Last night I turned the radio on to hear a pleasant-sounding male voice, a middle-aged Chinese man telling the story of when former paramount leader Deng Xiaoping decided on Gai Kaifang or "reforms" and "openness" 30 years ago.
The host went on to energetically describe "Xiaoping's" visit to the southern city of Shenzhen in 1992 when he made his famous trip there and the evidence of his success in building China into what it is today.
While this is the 30th anniversary of reform and opening up, there isn't much to celebrate these days.
Many factories in southern China are closing, hundreds of thousands of factory workers laid off, stocks on a downward spiral and property prices plunging.
China had been enjoying double-digit growth for the past five years and now the government will be lucky if the country manages to pull of 8 percent GDP growth, but some economists outside of China are adjusting their figures to even 5 or 6 percent.
The heavy dependence on exports is a huge problem, but one the government thought would make China resilient if another Asian financial crisis happened.
But today we're seeing an even greater situation, one that requires global effort to control in some way.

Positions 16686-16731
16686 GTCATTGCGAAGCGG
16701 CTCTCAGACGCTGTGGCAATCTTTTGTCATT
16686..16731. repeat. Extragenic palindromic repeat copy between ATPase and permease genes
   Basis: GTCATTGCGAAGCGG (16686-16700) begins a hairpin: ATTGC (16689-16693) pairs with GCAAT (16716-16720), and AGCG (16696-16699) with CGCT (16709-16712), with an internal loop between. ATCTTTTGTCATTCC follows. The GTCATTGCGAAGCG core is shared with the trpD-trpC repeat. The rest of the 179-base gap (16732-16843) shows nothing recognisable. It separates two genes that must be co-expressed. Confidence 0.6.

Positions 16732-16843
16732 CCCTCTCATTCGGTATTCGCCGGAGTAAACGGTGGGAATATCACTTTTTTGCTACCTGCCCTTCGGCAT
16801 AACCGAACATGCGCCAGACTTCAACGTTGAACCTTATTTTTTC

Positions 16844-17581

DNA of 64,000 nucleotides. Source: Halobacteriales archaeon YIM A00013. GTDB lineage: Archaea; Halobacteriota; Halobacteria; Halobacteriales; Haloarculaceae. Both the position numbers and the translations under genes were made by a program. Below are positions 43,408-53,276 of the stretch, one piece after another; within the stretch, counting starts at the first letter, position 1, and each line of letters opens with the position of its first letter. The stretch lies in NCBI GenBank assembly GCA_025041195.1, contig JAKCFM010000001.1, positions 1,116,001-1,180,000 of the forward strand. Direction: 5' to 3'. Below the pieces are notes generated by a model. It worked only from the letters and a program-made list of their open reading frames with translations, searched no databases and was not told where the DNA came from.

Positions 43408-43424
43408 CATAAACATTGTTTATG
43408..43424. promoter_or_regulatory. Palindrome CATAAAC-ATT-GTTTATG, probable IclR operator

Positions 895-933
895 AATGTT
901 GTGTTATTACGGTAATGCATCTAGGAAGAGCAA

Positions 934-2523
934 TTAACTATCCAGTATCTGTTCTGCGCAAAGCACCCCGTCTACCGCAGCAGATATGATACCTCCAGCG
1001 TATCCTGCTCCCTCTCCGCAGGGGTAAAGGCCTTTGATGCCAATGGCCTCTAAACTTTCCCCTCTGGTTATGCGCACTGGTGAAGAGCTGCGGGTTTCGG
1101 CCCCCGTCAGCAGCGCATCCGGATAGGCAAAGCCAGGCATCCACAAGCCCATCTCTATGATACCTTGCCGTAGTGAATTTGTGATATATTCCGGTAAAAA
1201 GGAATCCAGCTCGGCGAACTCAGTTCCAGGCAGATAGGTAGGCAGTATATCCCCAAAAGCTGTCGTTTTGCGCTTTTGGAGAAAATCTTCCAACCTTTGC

While China says it will stimulate its economy with a 4 trillion RMB ($856 billion) package, it's mostly for infrastructure projects, many of which were already underway. So far there isn't much new in there.
The government asked cities and provinces to put in proposals of how to spend the money, and the Chinese capital even had the gall to put forward projects worth some 1 trillion yuan when some $40 billion was already spent on preparing for the Olympics that ended only a few months ago.
What the central government should really do is spend on health care, education, pensions and social housing. Only when people feel social systems are sound and working for their benefit will they feel confident enough to loosen their purse strings a bit.
The Chinese have always been extremely good savers. But that was mostly out of necessity because there aren't much in the way of pensions, socialized health care and education. When people visit the hospital or doctor, they have to pay up front. In cash. And then there's the alleged corruption that happens in hospitals...
During this economic downturn, the government should take this opportunity to look at all its state-owned enterprises, its management of agricultural and industrial sectors and start trimming the fat. This was already started in the Jiang Zemin era, but it really needs to happen even more now.
Businesses should be looked at and inefficiencies taking out, processes streamlined to be more efficient and less people doing more work (as most places are currently too bloated with too many employees and not enough to do).
But this isn't going to happen.
Instead the government will do all it can to keep as many people employed as possible, even if it means propping up inefficient companies clumsily lumbering along. Beijing is too scared to see more people out of work; President Hu Jintao has called for "moderate prosperity" so he has to deliver it... somehow.